Some Olympic questions...

Why do the female fencers (haven’t seen a men’s match yet) scream after every point and perceived point? Sometimes they scream before its even sure they scored.

In swimming, as soon as a swimmer jumps off their little bench at the start of the race, a row of stern-looking, besuited Olympic personnel step up to it. I don’t see them removing them. What are they doing stepping up to the starting blocks?

In qualifying for the individual event competition, gynmasts compete against not only other countries but their own team members. Are teams absolutely forced to send someone with a higher score to the individual round? I ask because as of this post:

US and defending world champ Jordyn Wieber lost out to her 2 teammates for the all-around finals. Let’s say she had a bad day, or some other accident or circumstance forced her to score lower than her team mates, can Team USA still send her to the qualifying rounds if she’d otherwise make it compared to the other countries?

Also, this article is hilarious :smiley:

You may want to contact a mod and ask that this be moved to The Game Room.

I assume they’re judges. There are rules about how the strokes have to be performed, that you must come to the surface within a certain distance, that sort of thing. When they first dive into the pool, the swimmers are under water briefly, and I think there are restrictions on what kicks they can perform and how many. The judges at the start may be looking specifically for that. I did hear about one swimmer already being disqualified, and then reinstated on review, but didn’t hear what for.

My swimming question: After a race, the swimmers (the guys, at least) will be head, shoulders, and most of the torso out of the water. It looks like the pool is four feet deep and they’re standing on the bottom. But when we see the inside of the pool, like at the beginning of the backstroke, it’s clearly much deeper than that. Are they just that good at treading water that it looks like they’re standing on the bottom?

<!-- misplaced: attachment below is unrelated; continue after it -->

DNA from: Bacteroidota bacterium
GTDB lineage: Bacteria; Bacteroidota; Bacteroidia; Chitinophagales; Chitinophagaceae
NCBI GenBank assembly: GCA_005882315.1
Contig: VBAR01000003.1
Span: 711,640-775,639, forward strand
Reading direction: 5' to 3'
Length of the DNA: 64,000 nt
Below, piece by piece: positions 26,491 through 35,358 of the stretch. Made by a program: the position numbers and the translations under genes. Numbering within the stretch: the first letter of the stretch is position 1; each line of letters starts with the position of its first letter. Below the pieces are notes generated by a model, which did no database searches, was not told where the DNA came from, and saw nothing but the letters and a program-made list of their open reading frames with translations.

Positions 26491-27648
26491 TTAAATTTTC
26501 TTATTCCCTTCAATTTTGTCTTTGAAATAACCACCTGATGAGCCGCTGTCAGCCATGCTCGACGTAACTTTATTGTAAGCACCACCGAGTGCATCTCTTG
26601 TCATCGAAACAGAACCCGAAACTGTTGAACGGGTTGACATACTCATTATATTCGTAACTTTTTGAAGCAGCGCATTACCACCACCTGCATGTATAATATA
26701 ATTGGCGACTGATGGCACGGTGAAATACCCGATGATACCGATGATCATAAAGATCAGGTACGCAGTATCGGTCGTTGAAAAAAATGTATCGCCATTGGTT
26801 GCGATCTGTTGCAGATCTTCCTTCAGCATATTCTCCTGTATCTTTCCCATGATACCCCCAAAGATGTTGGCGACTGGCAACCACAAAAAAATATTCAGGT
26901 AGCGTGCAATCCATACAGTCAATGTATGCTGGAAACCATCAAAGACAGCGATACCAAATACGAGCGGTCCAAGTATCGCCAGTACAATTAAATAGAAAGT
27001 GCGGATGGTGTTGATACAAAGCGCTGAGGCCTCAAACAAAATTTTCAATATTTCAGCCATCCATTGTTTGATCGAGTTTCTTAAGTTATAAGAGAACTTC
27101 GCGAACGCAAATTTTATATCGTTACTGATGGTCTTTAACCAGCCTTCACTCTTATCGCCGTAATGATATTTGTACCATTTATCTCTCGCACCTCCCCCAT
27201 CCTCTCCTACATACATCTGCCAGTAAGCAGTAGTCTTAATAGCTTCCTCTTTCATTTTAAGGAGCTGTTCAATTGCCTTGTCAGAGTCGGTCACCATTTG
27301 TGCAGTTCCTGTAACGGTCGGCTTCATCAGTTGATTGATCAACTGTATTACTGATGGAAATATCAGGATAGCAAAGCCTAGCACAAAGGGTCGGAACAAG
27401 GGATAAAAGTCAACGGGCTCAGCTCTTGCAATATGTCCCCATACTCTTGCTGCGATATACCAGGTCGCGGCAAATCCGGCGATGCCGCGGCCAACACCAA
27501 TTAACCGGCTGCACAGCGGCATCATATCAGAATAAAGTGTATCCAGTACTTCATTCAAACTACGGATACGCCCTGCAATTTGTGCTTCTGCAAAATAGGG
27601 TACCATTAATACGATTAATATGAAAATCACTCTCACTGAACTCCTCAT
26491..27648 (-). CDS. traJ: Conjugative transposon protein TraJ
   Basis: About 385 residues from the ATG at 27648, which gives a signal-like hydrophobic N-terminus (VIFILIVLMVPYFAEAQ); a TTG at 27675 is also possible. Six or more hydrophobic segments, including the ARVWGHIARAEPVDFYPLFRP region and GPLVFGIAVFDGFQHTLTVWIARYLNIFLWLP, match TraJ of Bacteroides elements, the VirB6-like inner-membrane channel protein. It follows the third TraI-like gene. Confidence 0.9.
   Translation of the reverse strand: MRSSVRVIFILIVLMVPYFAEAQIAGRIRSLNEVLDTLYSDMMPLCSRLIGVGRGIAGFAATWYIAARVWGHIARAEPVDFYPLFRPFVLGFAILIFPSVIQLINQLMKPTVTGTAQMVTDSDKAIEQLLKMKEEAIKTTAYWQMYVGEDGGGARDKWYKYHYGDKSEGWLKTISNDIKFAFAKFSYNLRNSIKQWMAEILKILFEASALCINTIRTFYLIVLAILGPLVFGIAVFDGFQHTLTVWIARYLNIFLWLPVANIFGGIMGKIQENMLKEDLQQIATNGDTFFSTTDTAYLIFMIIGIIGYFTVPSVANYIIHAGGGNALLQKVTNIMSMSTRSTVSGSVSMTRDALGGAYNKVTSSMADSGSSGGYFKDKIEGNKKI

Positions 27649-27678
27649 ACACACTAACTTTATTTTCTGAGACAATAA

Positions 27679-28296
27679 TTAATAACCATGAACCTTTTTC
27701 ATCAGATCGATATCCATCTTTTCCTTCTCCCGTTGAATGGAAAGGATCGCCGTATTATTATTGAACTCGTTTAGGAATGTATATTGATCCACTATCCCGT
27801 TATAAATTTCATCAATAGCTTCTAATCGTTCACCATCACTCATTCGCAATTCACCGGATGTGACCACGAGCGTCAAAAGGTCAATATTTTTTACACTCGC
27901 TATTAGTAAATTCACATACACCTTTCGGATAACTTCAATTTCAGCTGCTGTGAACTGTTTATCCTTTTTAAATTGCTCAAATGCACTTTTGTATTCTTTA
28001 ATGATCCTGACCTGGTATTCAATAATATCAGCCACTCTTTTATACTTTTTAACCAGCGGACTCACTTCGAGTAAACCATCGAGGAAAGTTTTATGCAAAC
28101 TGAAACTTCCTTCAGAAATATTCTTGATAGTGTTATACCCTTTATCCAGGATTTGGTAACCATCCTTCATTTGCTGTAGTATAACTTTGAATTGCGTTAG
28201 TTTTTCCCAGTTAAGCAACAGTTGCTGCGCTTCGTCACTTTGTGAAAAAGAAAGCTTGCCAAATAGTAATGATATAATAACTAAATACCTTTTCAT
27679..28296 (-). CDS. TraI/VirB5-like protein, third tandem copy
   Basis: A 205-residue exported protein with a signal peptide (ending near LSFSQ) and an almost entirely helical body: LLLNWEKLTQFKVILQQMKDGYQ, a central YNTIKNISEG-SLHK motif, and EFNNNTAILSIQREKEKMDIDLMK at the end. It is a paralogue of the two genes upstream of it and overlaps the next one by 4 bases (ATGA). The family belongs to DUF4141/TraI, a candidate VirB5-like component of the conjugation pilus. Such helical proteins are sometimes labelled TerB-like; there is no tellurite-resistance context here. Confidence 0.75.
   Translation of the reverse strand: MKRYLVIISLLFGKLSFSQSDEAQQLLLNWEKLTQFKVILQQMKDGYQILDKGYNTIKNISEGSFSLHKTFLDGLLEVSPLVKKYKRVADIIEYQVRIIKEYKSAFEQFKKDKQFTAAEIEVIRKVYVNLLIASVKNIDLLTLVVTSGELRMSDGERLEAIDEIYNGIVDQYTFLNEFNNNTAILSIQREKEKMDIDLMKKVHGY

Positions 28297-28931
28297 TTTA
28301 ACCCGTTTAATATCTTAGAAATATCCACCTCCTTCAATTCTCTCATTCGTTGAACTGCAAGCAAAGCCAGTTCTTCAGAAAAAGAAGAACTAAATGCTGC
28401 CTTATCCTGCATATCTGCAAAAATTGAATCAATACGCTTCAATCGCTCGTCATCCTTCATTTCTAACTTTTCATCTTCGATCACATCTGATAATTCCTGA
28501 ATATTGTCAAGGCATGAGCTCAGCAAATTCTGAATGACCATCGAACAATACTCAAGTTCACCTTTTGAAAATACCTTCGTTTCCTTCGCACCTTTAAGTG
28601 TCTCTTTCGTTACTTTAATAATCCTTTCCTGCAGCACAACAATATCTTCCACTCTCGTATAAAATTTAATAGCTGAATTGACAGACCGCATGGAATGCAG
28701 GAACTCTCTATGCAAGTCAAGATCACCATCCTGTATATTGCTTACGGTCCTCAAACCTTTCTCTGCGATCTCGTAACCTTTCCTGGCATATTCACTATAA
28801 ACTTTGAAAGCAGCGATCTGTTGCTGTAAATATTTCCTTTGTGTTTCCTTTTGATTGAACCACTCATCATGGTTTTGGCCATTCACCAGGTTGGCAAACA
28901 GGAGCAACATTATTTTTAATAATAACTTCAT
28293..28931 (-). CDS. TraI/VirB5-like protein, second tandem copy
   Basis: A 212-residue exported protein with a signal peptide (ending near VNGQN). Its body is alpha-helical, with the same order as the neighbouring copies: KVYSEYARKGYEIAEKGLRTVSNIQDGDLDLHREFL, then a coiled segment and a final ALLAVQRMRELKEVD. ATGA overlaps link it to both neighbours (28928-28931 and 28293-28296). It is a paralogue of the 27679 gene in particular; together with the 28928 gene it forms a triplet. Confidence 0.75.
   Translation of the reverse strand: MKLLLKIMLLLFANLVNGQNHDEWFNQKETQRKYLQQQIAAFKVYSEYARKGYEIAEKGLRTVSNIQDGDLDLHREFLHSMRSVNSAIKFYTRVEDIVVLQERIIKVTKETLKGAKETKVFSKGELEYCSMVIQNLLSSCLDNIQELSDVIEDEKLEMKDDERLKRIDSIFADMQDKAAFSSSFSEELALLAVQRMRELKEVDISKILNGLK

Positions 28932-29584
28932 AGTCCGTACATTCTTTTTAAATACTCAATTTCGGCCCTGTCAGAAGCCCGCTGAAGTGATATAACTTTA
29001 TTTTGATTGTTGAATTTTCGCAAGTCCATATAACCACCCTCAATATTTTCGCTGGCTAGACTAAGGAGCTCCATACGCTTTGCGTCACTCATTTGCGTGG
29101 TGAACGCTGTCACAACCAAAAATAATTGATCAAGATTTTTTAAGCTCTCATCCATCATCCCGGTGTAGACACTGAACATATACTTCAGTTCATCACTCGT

The officials are looking for false starts, touching the pool side at each turn, etc. They’re somewhat cool customers to appear impartial.

He was notorious for false starts, but one of them was deemed an overzealous ruling and was rescinded.

They’re probably holding onto the row of floating lane dividers.

I would also like to know about the fencing thing.

Also, when I watched, Italy was competing agianst itself. What’s up with that?

It wasn’t Italy competing against itself, it was one Italian fencer competing against another. Like the Americans Phelps and Lochte racing against each other.

Not every competition is a team event. Presumably it was an individual event - just like the 100 meters.

He was DQed for a false start, which he didn’t do and the tapes showed him with a fair start. The judges are looking at the strokes, how long they are underwater, which is 15 meters except on breast, and touches at the turns and end.

The Olympic rules are the pools have to be I believe 2 meters deep. If you look at the underwater shots there is a groove cut into the side of the pool to stand on. It’s probably about 3-4 feet deep.

The water polo pool this year they said was 6’ 7" deep (i.e. two meters)-shallower than in past recent Olympics, but not shallow enough to take advantage of (I was thinking you could go down to the bottom, then push off hard to soar for an alley-oop spike from a teammate’s pass, but perhaps that is illegal).